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Windy CIty’s patents share a common specification and are generally related to methods for communicating over a computer-based network. Exactly one year after being served with Windy City’s infringement complaint, Facebook timely petitioned for inter partes review (IPR). Windy City had not yet identified the specific claims it was asserting in the infringement proceeding. The Patent Trial and Appeal Board instituted IPR. After Windy City identified the claims it was asserting in the infringement litigation, Facebook filed two additional petitions for IPR of additional claims and motions for joinder to the already instituted IPRs. The one-year time bar of 35 U.S.C. 315(b) had passed. The Board nonetheless instituted new IPRs and granted joinder, then held that Facebook had shown by a preponderance of the evidence that some of the challenged claims, including several claims only challenged in the later-joined proceedings, are unpatentable as obvious but had failed to show that others were unpatentable. The Federal Circuit vacated in part. The Board erred in allowing Facebook to join itself to a proceeding in which it was already a party and in allowing Facebook to add new claims to the IPRs through that joinder. The court held that the obviousness determinations on the originally instituted claims are supported by substantial evidence. View "Facebook, Inc. v. Windy City Innovations, LLC" on Justia Law

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In 1996, two doctors discovered cell-free fetal DNA in maternal plasma and serum, previously discarded as medical waste. In 2001, they obtained a patent, claiming a method for detecting the small fraction of paternally inherited cell-free fetal DNA in the plasma and serum of a pregnant woman. In 2015, the Federal Circuit (Ariosa) held that the patent's claims were invalid under 35 U.S.C. 101, as directed to “matter that is naturally occurring.” The patents at issue are unrelated to the Ariosa patent and begin by acknowledging the "Ariosa" natural phenomenon, then identify a problem that was the subject of further research: there was no known way to distinguish and separate the tiny amount of fetal DNA from the vast amount of maternal DNA. The patents use an additional discovery to claim methods of preparing a fraction of cell-free DNA that is enriched in fetal DNA. The Federal Circuit concluded that the claims are patent-eligible. These inventors patented methods of preparing a DNA fraction. The claimed methods utilize the natural phenomenon that the inventors discovered by employing physical process steps to selectively remove larger fragments of cell-free DNA to enrich a mixture in cell-free fetal DNA. Those steps change the composition of the mixture, resulting in a DNA fraction that is different from the naturally-occurring fraction in the mother’s blood. View "Illumina, Inc. v. Ariosa Diagnostics, Inc." on Justia Law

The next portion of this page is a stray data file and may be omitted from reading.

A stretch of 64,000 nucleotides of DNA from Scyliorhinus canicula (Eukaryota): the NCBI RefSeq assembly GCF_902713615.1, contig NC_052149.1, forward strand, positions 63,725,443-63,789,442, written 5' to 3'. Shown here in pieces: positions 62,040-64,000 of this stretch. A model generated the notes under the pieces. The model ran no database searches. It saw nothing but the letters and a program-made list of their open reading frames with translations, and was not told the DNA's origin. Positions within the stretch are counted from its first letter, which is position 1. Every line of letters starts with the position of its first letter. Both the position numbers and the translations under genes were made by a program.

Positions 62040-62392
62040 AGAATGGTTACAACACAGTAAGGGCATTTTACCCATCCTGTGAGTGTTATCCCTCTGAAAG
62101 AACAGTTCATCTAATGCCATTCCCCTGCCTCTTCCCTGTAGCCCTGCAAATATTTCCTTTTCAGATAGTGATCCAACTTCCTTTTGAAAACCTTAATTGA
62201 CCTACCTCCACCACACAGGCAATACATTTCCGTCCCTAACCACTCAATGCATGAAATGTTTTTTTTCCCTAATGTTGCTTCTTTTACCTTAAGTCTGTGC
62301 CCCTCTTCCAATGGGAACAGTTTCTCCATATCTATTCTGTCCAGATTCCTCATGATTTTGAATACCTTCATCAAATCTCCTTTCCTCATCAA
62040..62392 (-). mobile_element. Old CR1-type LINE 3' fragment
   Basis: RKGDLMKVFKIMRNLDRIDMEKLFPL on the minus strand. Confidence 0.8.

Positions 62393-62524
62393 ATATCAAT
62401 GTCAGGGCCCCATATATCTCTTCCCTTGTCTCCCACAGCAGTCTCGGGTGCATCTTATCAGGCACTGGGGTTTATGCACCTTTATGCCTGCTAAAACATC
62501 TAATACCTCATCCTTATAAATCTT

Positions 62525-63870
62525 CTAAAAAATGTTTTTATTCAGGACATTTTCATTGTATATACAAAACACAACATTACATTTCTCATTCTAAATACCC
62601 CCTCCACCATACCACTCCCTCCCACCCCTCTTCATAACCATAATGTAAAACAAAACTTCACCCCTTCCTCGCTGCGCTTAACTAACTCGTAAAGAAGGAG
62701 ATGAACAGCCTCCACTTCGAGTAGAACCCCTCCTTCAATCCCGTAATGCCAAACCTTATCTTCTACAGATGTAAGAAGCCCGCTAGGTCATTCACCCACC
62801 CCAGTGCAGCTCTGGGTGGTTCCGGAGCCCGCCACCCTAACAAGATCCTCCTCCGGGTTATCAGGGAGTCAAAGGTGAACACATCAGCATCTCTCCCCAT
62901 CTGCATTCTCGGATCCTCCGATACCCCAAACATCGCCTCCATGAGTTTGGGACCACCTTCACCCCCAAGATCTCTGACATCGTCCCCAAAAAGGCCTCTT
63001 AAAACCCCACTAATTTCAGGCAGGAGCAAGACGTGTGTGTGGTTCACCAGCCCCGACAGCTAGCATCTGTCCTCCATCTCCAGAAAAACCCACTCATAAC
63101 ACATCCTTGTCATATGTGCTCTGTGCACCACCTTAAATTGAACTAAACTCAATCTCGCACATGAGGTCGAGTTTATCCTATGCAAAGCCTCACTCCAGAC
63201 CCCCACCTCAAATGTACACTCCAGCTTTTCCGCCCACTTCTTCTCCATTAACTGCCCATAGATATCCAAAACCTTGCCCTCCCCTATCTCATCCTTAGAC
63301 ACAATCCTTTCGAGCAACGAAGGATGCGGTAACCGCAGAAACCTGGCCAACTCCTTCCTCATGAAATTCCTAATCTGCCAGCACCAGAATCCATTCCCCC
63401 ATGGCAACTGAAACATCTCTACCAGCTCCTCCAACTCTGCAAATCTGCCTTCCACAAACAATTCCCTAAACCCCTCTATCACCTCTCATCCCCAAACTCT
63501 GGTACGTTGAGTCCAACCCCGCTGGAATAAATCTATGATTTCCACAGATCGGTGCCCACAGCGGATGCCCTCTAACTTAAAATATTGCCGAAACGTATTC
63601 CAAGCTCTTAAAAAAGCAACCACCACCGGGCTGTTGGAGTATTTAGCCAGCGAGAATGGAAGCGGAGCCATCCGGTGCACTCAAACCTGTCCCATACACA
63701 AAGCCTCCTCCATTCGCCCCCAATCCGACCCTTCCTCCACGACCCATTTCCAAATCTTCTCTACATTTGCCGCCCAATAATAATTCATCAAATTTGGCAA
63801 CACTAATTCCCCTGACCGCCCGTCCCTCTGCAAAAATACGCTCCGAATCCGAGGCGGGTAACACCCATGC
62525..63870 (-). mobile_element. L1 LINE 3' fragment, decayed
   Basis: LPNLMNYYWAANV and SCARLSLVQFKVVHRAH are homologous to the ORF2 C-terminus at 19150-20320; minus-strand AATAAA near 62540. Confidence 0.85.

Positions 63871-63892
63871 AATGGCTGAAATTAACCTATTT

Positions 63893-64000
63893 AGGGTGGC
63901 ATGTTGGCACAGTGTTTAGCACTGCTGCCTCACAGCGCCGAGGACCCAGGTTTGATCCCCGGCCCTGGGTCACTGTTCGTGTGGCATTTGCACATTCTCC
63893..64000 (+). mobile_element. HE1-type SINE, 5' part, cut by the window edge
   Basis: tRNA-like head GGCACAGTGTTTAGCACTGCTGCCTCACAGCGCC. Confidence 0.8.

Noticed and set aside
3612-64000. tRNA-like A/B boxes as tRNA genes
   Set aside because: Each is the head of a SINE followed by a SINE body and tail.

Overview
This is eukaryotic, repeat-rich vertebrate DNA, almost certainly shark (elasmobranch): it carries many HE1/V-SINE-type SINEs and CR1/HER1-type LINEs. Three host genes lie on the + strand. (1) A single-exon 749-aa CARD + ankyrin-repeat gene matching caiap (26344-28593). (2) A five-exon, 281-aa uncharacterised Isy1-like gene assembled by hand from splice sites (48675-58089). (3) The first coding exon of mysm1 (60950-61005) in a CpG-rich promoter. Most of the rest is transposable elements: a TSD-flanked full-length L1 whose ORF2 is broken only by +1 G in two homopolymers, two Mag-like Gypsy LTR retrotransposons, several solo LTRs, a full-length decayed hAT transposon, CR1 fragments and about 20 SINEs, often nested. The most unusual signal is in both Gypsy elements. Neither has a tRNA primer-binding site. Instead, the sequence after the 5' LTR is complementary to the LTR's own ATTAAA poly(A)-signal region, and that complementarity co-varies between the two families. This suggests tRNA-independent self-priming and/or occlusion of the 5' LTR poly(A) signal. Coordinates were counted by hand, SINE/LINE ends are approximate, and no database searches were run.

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Hafco’s patent, issued in 2013, covers a “Rock Dust Blower” used to distribute rock dust in areas such as coal mines, where rock dust is applied to interior surfaces, to control the explosive hazards of coal dust. Hafco contracted with GMS to serve as the distributor of Hafco’s blower for sale to mining customers. In 2015, Hafco terminated this arrangement, stating that performance was poor. GMS then produced a rock dust blower for sale to mining customers. Hafco sued for infringement. GMS filed an unsuccessful pretrial motion for patent invalidity. The jury found GMS liable for willful infringement and awarded damages of $123,650. The court entered a permanent injunction against infringement but remitted the damages award to zero, offering a new trial on damages. The Federal Circuit affirmed the judgment of infringement and the denial of GMS’ request for a new trial and remanded the case. The jury was correctly instructed that the question is how the ordinary observer would view the article as a whole. Given that there was no prior art introduced at trial, no attempt by GMS to introduce the prior art, and no proposed jury instruction on the issue, the purported exclusion of this instruction cannot be an error. View "Hafco Foundry & Machine Co. v. GMS Mine Repair & Maintenance, Inc." on Justia Law